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T. Minh-ha Trinh

Neither black/red/yellow nor woman but poet or writer. For many of us, the question of priorities remains a crucial issue. Being merely "a writer" without doubt ensures one a status of far greater weight than being "a woman of color who writes" ever does. Imputing race or sex to the creative act has long been a means by which the literary establishment cheapens and discredits the achievements of non-mainstream women writers. She who "happens to be" a (non-white) Third World member, a woman, and a writer is bound to go through the ordeal of exposing her work to the abuse of praises and criticisms that either ignore, dispense with, or overemphasize her racial and sexual attributes.

          — Woman, Native, Other: Writing Postcoloniality and Feminism

Biography / Criticism

Trinh T. Minh-ha was born in Vietnam in 1952, and immigrated to the United States in 1970 after studying in both Vietnam and the Philippines. Trinh studied music composition, ethnomusicology, and French literature at the University of Illinois, Champaign-Urbana, where she received M.F.A. and Ph.D. degrees. She is currently Chancellor's Distinguished Professor of Women's Studies at the University of California, Berkeley, and associate professor of cinema, San Francisco State University. She has also taught at Harvard, Smith, the University of Illinois, and the National Conservatory of Music in Senegal.

Filmmaker, writer, poet, literary theorist, educator, musical composer, and (un/non)ethnographer, Trinh T. Minh-ha builds much of her work around the theme of the "other" (the persona one considers him/herself to be in relation to), challenging cultural theorists' traditional notions of the subject or/subjected duality. She performed three year's worth of ethnographic field research in West Africa the Research Expedition Program of the University of California, Berkeley. This fieldwork led in part to her first film, Reassemblage, which was filmed in Senegal and released in 1982.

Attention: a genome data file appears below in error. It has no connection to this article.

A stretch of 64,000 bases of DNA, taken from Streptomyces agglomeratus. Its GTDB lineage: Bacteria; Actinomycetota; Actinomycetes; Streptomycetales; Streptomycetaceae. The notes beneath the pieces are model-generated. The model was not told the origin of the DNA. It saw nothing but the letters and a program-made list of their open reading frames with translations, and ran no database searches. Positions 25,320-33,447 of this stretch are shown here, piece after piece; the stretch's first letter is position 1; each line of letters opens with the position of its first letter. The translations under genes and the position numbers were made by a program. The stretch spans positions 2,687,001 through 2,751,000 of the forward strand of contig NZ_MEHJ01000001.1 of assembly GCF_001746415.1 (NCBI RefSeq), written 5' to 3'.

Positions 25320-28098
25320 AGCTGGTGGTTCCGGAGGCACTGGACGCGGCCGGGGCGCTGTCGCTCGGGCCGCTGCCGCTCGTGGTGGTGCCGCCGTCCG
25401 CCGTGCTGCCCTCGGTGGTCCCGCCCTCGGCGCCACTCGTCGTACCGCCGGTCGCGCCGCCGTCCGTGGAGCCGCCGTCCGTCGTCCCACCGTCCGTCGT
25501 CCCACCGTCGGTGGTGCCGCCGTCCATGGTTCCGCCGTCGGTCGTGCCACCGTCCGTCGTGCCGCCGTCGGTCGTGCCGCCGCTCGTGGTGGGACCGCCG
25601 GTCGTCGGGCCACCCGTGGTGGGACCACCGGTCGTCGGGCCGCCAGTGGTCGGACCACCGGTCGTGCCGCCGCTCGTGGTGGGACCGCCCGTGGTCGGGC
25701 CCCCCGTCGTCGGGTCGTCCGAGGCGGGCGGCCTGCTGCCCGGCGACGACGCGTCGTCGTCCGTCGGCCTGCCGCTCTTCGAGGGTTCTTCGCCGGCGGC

Trinh's views on traditional ethnographic documentaries are hinted at in one of her voice-overs that occurs early in the film. She states: "I do not intend to speak about/Just speak near by. " The film is a montage of fleeting images from Senegal and includes almost no narration, save for the occasional statements by Trinh, none of which attempt to assign meaning to the seconds-long scenes. Where one expects an omniscient, scientific voice to override the moving pictures in order to overlay a mapping schema of "meaning," there is sometimes music, sometimes no sound, sometimes Trinh assigning a reality or sign to the culture it hopes to "know" by viewing a movie, she refuses to make the film be "about" something, refuses to speak about the images, and denies the hopeful observer the opportunity to record, categorize, and save an("other") culture. The viewer is left with a sense of disorientation, in that no meaning was assigned to any of the images in the film, and yet the viewer's mind was constantly expecting such designations.

The method of constantly shifting the focus also appears in Trinh's seminal 1989 book, Woman, Native, Other: Writing Postcoloniality and Feminism. Here the reader is confronted with topics which are brought up, dealt with momentarily, and put aside, their echoes to be revisited later in the text. Even the four sections of the book are somewhat discontinuous; the first and third portions deal in large measure with notions of the linguistic mis-mapping of women and all the subsequent re-posturing that occurs in its wake. The space created for females has constantly been dictated by an oppressing group, and women are always needing to move either towards that space, in that they feel a drive to fulfill that space's parameters, or away from that space, in that they are not comfortable occupying the area within its set borders. The second and the final sections pertain to the mis-taking of others' cultures and personas as the consuming group attempts to tell the "others'" stories for the benefit of themselves.